We can rise above it, at the same time succeed in dragging the NT into the 21st century and create a viable, diverse town for all in the Alice.
    In modern day parlance, it is called the chain of responsibility.
    However, just where does this new thinking leave the beleaguered ASTC?
    Regards, Diana Whitehouse.

  6. Yeh! Good Comment Hal.
    Mike Gillam seems to have put himself upon a pedestal from whence he sees himself as controlling the high moral ground, passing disdainful judgements on the lesser human mortals of this town.
    The harsh reality however, is somewhat different to that view. If I was asked to pick out of the community an organization, a bureaucracy that was responsible for the most social division and disharmony that causes the greatest anger and unrest which sometimes leads to retaliatory vandalism that has had the most negative effect on our tourism, that has caused our Government agencies the greatest paralysis and unwillingness to act, then I would pick out Mr Gillam and the Aboriginal Ares Protection Authority!
    If I was asked what organization I considered most responsible for the destruction, or threat of destruction, of our beautiful ancient river gums I would pick out the AAPA! Why? Because the blatant patronizing misuse of the AAPA Act. The empire building attempts to impose itself as some kind of inspecting authority apparently holding some kind of expertise on African grasses, mowers and chainsaws the rest of the community doesn’t possess and of course the blatant attempts to extort money from ratepayers, tax payers and businesses to pay for that expertise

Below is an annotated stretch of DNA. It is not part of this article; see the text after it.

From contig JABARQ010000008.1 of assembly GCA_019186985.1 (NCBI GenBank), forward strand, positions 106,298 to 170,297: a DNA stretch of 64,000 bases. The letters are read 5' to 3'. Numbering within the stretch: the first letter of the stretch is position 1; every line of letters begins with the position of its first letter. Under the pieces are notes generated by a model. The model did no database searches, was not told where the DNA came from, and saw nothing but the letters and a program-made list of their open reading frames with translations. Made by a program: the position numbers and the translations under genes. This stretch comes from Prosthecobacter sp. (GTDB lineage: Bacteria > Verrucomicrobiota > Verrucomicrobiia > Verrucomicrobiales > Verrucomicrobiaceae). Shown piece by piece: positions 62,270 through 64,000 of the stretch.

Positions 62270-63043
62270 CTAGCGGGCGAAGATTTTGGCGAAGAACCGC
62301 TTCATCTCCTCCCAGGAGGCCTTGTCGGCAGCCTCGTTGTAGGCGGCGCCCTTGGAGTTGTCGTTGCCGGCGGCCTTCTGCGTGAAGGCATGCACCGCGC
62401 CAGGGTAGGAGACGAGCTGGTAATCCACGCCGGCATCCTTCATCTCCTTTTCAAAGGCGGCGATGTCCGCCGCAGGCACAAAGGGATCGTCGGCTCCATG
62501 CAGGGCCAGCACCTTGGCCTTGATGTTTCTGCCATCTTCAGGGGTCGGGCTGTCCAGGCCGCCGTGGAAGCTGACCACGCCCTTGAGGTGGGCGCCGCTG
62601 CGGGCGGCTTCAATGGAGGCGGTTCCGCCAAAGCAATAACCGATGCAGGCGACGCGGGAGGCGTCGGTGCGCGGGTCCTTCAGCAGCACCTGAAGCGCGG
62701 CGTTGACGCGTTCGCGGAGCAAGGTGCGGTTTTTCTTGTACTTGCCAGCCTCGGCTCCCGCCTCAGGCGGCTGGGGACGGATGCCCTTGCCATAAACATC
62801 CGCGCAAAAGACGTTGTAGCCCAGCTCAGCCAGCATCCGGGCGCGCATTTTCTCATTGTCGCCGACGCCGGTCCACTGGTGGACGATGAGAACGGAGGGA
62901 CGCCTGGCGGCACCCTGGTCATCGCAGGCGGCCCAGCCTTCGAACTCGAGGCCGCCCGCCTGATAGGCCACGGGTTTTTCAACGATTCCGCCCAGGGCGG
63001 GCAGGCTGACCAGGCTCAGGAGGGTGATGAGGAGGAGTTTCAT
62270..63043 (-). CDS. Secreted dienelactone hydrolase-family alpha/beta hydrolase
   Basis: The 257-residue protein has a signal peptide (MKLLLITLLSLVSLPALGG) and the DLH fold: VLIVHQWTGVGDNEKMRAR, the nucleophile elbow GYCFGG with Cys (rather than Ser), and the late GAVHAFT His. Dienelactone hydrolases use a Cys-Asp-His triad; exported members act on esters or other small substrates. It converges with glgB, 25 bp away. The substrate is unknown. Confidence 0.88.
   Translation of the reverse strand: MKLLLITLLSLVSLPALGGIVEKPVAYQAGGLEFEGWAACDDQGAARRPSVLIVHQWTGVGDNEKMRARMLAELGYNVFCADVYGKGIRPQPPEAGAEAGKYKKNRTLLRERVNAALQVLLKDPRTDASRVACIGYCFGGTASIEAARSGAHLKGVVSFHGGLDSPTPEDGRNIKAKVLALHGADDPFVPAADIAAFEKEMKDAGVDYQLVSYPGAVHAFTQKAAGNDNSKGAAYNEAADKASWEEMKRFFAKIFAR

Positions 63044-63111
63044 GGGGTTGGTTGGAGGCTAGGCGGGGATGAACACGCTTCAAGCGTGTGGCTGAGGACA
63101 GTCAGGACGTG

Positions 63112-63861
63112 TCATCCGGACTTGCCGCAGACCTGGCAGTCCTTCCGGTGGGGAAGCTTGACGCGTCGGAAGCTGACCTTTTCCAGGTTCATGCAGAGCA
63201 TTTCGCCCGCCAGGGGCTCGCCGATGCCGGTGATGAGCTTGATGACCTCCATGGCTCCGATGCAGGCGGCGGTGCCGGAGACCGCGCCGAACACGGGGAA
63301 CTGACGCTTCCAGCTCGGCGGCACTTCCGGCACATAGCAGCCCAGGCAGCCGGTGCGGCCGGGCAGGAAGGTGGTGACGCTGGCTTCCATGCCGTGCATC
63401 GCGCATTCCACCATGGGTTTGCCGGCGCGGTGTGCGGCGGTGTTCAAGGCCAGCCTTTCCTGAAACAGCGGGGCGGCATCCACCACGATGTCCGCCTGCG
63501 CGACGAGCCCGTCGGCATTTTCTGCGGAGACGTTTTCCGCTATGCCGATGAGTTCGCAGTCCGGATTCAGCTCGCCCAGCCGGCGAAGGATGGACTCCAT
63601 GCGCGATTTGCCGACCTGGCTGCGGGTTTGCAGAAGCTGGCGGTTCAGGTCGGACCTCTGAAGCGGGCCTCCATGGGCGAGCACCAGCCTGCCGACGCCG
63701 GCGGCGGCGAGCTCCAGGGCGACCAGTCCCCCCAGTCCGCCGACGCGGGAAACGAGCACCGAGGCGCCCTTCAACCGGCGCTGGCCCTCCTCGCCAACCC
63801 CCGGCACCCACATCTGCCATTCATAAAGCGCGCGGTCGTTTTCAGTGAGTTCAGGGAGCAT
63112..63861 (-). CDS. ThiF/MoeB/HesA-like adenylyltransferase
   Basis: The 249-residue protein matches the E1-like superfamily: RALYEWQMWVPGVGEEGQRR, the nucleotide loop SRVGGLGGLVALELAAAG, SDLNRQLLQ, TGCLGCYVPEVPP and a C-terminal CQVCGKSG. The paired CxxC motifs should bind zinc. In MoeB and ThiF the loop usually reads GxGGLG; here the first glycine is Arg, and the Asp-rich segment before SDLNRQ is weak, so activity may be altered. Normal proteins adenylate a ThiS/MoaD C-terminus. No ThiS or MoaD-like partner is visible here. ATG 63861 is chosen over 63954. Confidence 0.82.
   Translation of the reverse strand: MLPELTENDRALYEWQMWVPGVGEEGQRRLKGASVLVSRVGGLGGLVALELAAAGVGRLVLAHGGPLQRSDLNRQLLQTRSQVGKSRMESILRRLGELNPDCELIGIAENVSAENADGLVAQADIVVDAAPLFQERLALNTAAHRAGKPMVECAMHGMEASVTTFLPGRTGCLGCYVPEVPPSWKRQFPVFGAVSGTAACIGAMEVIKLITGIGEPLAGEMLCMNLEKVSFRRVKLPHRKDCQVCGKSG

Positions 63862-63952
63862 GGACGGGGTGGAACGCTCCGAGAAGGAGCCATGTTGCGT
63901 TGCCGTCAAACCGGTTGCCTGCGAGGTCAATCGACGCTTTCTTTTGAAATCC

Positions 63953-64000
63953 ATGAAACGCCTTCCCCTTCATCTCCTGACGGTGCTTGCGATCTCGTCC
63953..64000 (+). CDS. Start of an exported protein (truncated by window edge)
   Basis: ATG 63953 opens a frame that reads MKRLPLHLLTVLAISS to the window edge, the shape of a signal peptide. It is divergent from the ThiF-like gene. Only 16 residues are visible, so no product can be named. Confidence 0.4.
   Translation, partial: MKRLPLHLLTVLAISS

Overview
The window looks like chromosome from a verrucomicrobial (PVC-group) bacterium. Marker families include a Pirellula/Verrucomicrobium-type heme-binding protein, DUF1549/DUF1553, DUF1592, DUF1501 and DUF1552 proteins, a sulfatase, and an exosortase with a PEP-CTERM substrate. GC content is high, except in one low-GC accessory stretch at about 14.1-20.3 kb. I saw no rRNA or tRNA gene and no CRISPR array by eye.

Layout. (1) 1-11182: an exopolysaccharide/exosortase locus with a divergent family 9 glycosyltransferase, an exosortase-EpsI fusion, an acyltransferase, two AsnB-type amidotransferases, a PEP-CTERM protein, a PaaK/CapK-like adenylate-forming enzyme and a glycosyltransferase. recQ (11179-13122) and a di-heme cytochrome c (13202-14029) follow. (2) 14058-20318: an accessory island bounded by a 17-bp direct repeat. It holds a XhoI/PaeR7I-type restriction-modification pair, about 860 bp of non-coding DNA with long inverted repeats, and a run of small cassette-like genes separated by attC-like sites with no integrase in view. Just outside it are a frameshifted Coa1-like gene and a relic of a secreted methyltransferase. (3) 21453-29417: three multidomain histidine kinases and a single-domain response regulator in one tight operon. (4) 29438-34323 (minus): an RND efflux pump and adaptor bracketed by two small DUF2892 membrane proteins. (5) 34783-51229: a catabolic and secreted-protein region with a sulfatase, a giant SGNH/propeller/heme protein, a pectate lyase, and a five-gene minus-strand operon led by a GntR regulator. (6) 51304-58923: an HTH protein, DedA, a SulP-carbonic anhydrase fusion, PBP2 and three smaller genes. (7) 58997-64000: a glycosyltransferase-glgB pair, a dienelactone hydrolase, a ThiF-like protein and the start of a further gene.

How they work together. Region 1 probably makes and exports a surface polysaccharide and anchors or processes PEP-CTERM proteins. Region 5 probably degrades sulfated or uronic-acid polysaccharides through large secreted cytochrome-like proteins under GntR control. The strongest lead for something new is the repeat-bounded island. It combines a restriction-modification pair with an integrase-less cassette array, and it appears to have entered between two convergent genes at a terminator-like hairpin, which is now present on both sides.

That has created a situation where gutless government and councils are too scared to act. I recently attended a small deliberately lit fire where several of those ancient gums were engulfed. One large tree burnt, as they do, like a chimney stack for some considerable time this tree had a large limb which would weigh many tons completely overhanging the highway in a 100km zone.
    If the tree were to fall on or in front of a vehicle it would most certainly result in death. As the road adjoining property owners we requested attending firies and workers from the Alice Springs Town Council to remove the dangerous limb for the obvious safety reason, after much discussion it was decided to leave it in place because no one wanted to be sued by the AAPA and no one wanted to deal with them.
    This kind of interdepartmental fear and paralysis is the clear and present danger to our ancient river gums and ourselves, it seems. It should be quite obvious even to a fool that the Todd River needs management where it passes through the town proper. It is far too heavily trafficked to remain as natural bushland. Within the perimeters of the town, where possible, banks should be roughly smoothed, fall litter removed and grass mowed on a constant basis. It is the only economical fire risk reducing and aesthetically pleasing way to maintain the area, it also makes the area more accessible as park lands.
    People tend to value areas they can use and enjoy so better maintenance and accessibility produces more community “care”!
    The best way to make this happen is for the AAPA to get out of the way confine itself to a minimal operation within the Act, a role that could easily be undertaken by NT Planning.